Local Catholic leaders were taken by surprise after Pope Benedict XVI announced he plans to resign.
Over at St. Matthew Cathedral in South Bend, Monsignor Michael Heintz was still processing the news Monday afternoon.
"it's a new ball game," he said. "This is something that hasn't been dealt with in modern times."
Heintz was starting off his day much like any other when he first got word of the Pope's decision.
"I was in the bathroom shaving, listening to NPR at about 5 o'clock and at the top of the hour they announced the news," Heintz said.
A Pope has not resigned from the position since the Middle Ages - the year 1415. Century after century, the the Vatican has stuck to the same procedure to replace the church leader. Now, that is all up in the air.
"In the days and weeks ahead, we'll learn a lot more," Heintz said.
His Holiness stating he is no longer able to effectively carry out his duties.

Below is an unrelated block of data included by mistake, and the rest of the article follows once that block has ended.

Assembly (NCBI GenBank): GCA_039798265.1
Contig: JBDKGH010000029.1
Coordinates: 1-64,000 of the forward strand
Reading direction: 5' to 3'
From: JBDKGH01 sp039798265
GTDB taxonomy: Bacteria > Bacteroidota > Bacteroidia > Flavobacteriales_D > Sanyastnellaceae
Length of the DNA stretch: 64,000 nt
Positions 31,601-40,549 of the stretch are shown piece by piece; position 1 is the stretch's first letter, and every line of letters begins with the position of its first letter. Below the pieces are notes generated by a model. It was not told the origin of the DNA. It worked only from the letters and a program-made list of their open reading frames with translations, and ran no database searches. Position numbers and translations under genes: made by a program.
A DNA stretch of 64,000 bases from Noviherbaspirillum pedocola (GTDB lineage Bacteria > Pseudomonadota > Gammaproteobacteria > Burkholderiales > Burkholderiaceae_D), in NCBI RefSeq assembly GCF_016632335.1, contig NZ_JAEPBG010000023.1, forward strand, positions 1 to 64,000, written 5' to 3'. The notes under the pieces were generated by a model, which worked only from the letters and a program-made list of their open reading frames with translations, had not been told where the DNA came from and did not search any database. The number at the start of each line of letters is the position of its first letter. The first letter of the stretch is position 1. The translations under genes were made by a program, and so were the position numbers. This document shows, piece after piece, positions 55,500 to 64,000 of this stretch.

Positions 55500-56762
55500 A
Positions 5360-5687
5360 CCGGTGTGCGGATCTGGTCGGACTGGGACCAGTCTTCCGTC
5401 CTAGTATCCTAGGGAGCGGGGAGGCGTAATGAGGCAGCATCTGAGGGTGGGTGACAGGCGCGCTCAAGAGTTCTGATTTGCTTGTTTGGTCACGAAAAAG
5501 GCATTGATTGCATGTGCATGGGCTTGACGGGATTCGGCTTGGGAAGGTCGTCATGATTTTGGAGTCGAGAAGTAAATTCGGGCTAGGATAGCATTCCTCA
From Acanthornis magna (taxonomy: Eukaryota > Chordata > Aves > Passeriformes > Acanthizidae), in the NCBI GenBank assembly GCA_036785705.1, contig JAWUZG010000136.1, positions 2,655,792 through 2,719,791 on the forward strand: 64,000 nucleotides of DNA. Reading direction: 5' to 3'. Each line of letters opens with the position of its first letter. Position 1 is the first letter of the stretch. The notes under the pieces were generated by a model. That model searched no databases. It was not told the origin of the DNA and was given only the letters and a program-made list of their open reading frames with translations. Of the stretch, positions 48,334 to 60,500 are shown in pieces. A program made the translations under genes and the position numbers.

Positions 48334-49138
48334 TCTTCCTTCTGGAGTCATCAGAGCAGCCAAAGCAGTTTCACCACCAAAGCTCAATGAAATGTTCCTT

"it is less are reflection of him being 85 and more a reflection that this is an enormously difficult task to undertake," Heintz said. "He took it for the love and obedience of the will of God."
As Pope Benedict XVI prepares to step down, many questions linger on the minds of Catholics around the world.
"I'm guessing there won't be a big gap between the resignation and the conclave," Heintz said.
The Pope is expected to take a step back from public life and allow his successor to assume full responsibility of the church.
But, it is the end of his predecessor's life that some say may have played into this decision.
"John Paul II died at age 84," said Joseph Incandela, professor of religious studies at St. Mary's College. "Benedict XVI is now older than John Paul was when he died and maybe there was something that sort of clicked for Benedict. Once he passed the age of John Paul when he died that he thought seriously about resignation."